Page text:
A man was walking by. He took a few coins from his pocket and dropped them into the hat. He then took the sign, turned it around, and wrote some words. He put the sign back so that everyone who walked by would see the new words.

Soon the hat began to fill up. A lot more people were giving money to the blind boy. That afternoon the man who had changed the sign came to see how things were. The boy recognized his footsteps and asked, "Were you the one who changed my sign this morning? What did you write?"

The man said, "I only wrote the truth. I said what you said but in a different way. "What he had written was: "Today is a beautiful day and I cannot see it."

Do you think the first sign and the second sign were saying the same thing?
Of course both signs told people the boy was blind. But the first sign simply said the boy was blind. The second sign told people they were so lucky that they were not blind. Should we be surprised that the second sign was more effective?

Moral of the Story: Be thankful for what you have. Be creative. Be innovative. Think differently and positively.

Invite others towards good with wisdom. Live life with no excuse and love with no regrets. When life gives you a 100 reasons to cry, show life that you have 1000 reasons to smile. Face your past without regret. Handle your present with confidence. Prepare for the future without fear. Keep the faith and drop the fear.

Great men say, "Life has to be an incessant process of repair and reconstruction, of discarding evil and developing goodness…. In the journey of life, if you want to travel without fear, you must have the ticket of a good conscience."

The most beautiful thing is to see a person smiling… And even more beautiful is, knowing that you are the reason behind it!!


Thursday, August 28, 2008

Floods cause humanitarian crisis in South Asia

Heavy monsoonal rains have triggered a humanitarian crisis in south asia. India is so far the worst hit with at least 2 million people reportedly displaced. Television reports showed Indian Prime Minister, Manmohan Singh speaking to journalists following an aerial survey of flood affected regions with Congress Party President Sonia Gandhi. The floods are reported to be India's worst in half a century. BBC News reported that the Prime Minister has described the floods in Bihar as a 'national calamity' and released an aid package worth $ 230 million.

Other countries affected are Pakistan, Nepal and Bangladesh. The situation has worsened with initial relief efforts proving inadequate due to the large scale flooding of areas not normally prone to floods. The disaster followed a breach in the banks of the Kosi river which originates in Nepal and Tibet and flows down to the Ganges river in India. The Kosi river has reportedly shifted 120 km in the past 250 years.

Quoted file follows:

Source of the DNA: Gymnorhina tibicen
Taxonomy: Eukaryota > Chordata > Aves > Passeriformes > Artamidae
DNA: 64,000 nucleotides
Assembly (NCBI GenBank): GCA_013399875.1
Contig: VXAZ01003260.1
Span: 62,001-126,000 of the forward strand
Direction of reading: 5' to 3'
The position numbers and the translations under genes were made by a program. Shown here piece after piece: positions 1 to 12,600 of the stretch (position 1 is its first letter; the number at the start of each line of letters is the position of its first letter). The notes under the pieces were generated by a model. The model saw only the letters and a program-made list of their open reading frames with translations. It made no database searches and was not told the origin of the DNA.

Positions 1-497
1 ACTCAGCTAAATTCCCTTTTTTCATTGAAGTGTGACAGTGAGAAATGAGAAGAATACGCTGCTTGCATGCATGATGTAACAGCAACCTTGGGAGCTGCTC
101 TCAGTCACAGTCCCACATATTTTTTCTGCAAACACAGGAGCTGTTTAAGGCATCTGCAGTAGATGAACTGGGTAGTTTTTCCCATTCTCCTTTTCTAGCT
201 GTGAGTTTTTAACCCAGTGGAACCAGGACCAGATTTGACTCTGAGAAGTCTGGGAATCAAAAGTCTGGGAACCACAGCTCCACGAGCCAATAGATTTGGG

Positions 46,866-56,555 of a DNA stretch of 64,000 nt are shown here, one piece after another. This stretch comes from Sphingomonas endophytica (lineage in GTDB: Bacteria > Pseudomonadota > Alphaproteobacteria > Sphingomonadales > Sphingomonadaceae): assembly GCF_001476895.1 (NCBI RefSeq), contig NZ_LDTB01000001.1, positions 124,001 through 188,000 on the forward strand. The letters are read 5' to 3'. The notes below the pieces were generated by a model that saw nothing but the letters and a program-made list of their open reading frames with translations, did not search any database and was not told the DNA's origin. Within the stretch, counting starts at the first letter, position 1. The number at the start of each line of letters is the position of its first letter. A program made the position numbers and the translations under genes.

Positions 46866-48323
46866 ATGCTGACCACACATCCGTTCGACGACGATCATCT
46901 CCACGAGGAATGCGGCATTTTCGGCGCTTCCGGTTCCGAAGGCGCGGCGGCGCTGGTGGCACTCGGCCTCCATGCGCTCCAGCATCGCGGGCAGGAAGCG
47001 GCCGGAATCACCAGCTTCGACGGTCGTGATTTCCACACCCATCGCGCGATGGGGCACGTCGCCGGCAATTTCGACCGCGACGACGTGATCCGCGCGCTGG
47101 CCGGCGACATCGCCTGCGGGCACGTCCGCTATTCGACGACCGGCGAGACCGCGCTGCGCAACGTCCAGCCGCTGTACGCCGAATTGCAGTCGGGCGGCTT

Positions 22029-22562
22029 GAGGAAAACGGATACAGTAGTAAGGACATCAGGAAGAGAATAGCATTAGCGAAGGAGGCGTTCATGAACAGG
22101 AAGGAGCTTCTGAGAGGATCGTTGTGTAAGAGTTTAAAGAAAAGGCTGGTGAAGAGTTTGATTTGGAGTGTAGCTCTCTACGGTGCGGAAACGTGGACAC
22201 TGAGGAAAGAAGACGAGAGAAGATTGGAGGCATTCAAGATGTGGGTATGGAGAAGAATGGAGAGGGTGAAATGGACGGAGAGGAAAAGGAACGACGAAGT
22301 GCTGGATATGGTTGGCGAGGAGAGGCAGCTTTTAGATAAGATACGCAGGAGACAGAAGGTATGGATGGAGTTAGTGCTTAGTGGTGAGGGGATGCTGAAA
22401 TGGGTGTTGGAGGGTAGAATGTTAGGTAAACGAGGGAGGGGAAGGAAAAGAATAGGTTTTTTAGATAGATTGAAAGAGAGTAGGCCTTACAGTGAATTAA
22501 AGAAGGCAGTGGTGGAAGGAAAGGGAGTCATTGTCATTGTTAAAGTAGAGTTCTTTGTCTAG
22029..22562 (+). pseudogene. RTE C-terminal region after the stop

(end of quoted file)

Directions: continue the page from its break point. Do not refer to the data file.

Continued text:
IFRC Information Bulletin August 14, 2008

UN Nepal Information Platform

Indian Red Cross Society Flood Situation Weekly Update

Wednesday, August 27, 2008

Etihad to be main codeshare partner of SriLankan Airlines

Etihad Airlines will be made the main codeshare partner of SriLankan Airlines, Lanka Business Online reported today. Read all about it here ...

Friday, August 22, 2008

Running the media race?

Is the competition in the mainstream media worldwide causing a drop in standards? I’m beginning to think so. Look at the coverage of some recent events.

Georgia vs. Russia. Who invaded and who acted in self defence? Many TV reports carried voice-cuts from persons identified as victims. Local officials and persons with authority in the regions were conspicuously absent. It is however possible that they were not available. Even with a multitude of reporters seemingly camping out at every checkpoint in Georgia, the picture is still hazy.

Plane crash in Madrid. Unsubstantiated figures were being quoted for at least a day before the government figure of nineteen survivors was given. Why the rush to quote a figure before it is authoritatively known. Competition no doubt.

Right now it’s the Obama VP. Who will it be? Speculation is rife. Free Press calls it ‘what passes for big time political journalism’. Read all about it here …

Monday, August 18, 2008

UAE Web Awards Entry Deadline Extended

The UAE Web Awards Committee has extended the deadline for entries till 30th September 2008. An announcement posted on its website states, ‘Due to a large number of requests to extend the period of web submissions because of Summer Holidays and Month of Ramdan Al Moubarak, the UAE Web Awards Committee decided to extend the registration date till 30th September 2008’.

Tuesday, August 12, 2008

Are human beings becoming irrelevant?

The four-day war between Georgian and Russian forces has highlighted the challenges faced by the media as well as the great influence the media has in shaping world events. Unfortunately, the way the world events are shaping, human beings may no longer be relevant.

On August 8th as the world was excited about the opening of the Olympic Games in Beijing came the breaking news about Georgia; the eruption of fighting between Russian and Georgian forces in south Ossettia.